Accident Cessna P210 N6539P, 12 Nov 2004
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ASN Wikibase Occurrence # 45896
 
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Date:12-NOV-2004
Time:11:47
Type:Silhouette image of generic P210 model; specific model in this crash may look slightly different    
Cessna P210
Owner/operator:Private
Registration: N6539P
MSN: P21000188
Fatalities:Fatalities: 1 / Occupants: 1
Other fatalities:0
Aircraft damage: Written off (damaged beyond repair)
Category:Accident
Location:Paint Lick, KY -   United States of America
Phase: En route
Nature:Private
Departure airport:Talledega, AL (ASN)
Destination airport:Columbus, OH (CMH)
Investigating agency: NTSB
Confidence Rating: Accident investigation report completed and information captured
Narrative:
The single-engine airplane was in cruise flight at 19,000 feet when the pilot reported a loss of cabin pressurization, followed by a loss of engine oil pressure, and ultimately a total loss of engine power. With the assistance of air traffic control, the pilot was able to maneuver the airplane to a position over an airport, but was not able to successfully complete a forced landing due to a low cloud ceiling in the area. The wreckage was mostly consumed by a postcrash fire. Examination of the wreckage revealed the engine crankcase was breached, primarily above the number 5 and number 6 cylinders. A turbocharger wastegate hose that was realigned about 17 months earlier was found to have rubbed through. Staining on the turbocharger housing was consistent with the position of an oil leak from the hose; however, the quantity and rate at which the leak occurred could not be determined. The numbers 1 through 5 connecting rods and rod bearings exhibited thermal distress. The number 6 connecting rod and bearing did not, and according to the engine manufacturer, the bearing exhibited "no signs of cavitation, oil starvation, thermal distress, or hard particle embedment." Engine manufacturer correspondence stated that it was not uncommon for the number 6 connecting rod bearing to exhibit little or no damage after an oil starvation event. An examination of the number 6 connecting rod assembly revealed fatigue cracking; however, it was "high stress" fatigue cracking, suggesting that some other event occurred before the connecting rod fractured.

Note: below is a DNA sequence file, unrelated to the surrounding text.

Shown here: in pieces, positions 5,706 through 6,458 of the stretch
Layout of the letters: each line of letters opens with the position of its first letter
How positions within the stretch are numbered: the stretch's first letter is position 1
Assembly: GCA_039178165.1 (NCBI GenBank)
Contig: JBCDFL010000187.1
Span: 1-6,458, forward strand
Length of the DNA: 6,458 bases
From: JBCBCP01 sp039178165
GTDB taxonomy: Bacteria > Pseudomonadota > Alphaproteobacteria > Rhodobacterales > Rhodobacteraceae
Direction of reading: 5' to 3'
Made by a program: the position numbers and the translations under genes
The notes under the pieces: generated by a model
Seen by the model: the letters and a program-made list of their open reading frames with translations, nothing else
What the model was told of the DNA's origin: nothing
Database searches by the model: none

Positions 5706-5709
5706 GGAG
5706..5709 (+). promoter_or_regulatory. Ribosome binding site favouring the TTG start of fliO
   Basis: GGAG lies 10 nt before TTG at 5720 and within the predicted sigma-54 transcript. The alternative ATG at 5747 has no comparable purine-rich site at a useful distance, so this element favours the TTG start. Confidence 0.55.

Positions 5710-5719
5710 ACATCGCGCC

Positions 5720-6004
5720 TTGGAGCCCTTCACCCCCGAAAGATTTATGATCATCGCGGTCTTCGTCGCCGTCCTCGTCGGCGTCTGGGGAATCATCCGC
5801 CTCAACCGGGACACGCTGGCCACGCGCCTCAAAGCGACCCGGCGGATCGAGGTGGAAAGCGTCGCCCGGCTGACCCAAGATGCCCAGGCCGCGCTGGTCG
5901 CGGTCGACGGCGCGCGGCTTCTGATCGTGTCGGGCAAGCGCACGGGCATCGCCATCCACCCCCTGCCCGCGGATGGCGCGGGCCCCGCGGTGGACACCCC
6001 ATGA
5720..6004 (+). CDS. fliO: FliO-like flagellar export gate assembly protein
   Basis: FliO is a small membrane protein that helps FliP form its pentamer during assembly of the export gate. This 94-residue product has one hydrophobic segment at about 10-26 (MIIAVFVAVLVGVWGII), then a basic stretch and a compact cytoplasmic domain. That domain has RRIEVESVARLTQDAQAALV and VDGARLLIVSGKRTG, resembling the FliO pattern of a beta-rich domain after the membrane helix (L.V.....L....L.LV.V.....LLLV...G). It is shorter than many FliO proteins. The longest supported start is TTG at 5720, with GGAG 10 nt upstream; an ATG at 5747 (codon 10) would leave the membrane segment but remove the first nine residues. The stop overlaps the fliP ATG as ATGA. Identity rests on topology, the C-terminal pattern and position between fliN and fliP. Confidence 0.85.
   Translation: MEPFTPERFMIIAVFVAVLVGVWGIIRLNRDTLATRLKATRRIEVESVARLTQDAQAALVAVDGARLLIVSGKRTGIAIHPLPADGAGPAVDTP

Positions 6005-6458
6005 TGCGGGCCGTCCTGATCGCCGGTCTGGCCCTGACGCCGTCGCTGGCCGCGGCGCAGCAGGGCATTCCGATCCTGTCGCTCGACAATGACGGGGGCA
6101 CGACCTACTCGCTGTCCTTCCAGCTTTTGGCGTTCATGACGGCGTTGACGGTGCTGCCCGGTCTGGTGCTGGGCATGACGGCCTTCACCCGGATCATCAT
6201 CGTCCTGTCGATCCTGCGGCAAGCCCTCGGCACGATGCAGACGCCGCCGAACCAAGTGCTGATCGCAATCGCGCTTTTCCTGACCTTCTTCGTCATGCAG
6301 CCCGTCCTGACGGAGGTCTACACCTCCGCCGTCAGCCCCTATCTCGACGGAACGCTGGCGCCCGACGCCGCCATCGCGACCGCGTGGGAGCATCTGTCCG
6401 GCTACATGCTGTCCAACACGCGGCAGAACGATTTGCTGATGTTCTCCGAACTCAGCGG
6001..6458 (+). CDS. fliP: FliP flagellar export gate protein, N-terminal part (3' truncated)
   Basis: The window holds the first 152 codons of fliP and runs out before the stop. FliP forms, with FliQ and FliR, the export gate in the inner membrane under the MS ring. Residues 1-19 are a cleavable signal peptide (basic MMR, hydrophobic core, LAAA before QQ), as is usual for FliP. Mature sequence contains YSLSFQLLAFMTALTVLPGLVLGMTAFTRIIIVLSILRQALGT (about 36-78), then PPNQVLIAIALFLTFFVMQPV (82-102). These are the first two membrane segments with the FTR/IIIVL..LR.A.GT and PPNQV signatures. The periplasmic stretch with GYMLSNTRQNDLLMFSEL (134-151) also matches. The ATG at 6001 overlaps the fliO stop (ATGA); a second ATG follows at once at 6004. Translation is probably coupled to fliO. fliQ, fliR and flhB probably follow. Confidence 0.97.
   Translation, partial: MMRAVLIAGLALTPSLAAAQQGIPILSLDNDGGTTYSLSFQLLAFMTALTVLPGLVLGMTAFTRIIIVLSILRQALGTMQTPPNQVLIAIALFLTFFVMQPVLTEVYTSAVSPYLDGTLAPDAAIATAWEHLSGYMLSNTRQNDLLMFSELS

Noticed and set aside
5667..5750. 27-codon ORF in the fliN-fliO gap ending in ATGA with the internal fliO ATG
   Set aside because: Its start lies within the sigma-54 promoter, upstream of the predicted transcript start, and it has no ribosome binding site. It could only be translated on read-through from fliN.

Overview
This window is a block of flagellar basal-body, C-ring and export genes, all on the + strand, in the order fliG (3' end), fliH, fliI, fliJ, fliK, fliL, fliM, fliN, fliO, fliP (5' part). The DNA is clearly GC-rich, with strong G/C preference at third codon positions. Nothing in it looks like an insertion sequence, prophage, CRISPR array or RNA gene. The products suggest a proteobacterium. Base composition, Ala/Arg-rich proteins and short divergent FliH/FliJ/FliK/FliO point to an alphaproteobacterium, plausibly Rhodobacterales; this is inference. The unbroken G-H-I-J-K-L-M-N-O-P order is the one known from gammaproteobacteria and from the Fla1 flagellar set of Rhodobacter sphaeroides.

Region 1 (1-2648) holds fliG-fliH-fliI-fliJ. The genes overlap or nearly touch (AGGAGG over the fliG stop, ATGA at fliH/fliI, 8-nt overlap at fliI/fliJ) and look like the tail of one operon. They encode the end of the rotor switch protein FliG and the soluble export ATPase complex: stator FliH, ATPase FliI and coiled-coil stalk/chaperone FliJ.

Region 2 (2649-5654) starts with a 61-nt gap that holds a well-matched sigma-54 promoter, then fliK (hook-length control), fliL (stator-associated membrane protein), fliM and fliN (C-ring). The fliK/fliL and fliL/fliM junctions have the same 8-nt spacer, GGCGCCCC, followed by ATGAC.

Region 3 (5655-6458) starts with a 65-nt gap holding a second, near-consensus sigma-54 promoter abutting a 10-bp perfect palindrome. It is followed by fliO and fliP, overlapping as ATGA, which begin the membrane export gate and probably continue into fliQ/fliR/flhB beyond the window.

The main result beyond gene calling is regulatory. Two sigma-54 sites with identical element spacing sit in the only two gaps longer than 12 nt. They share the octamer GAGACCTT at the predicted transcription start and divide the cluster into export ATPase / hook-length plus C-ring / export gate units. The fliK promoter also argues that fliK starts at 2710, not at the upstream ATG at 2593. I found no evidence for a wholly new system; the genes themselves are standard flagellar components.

Probable Cause: Improper alignment of a turbocharger oil line, which resulted in wear damage through the hose wall and a subsequent loss of engine oil. Contributing to the accident was the low cloud ceiling.

Sources:

NTSB: https://www.ntsb.gov/_layouts/ntsb.aviation/brief.aspx?ev_id=20041124X01867&key=1

Location


Revision history:

Date/timeContributorUpdates
28-Oct-2008 00:45 ASN archive Added
21-Dec-2016 19:24 ASN Update Bot Updated [Time, Damage, Category, Investigating agency]
07-Dec-2017 18:32 ASN Update Bot Updated [Operator, Source, Narrative]

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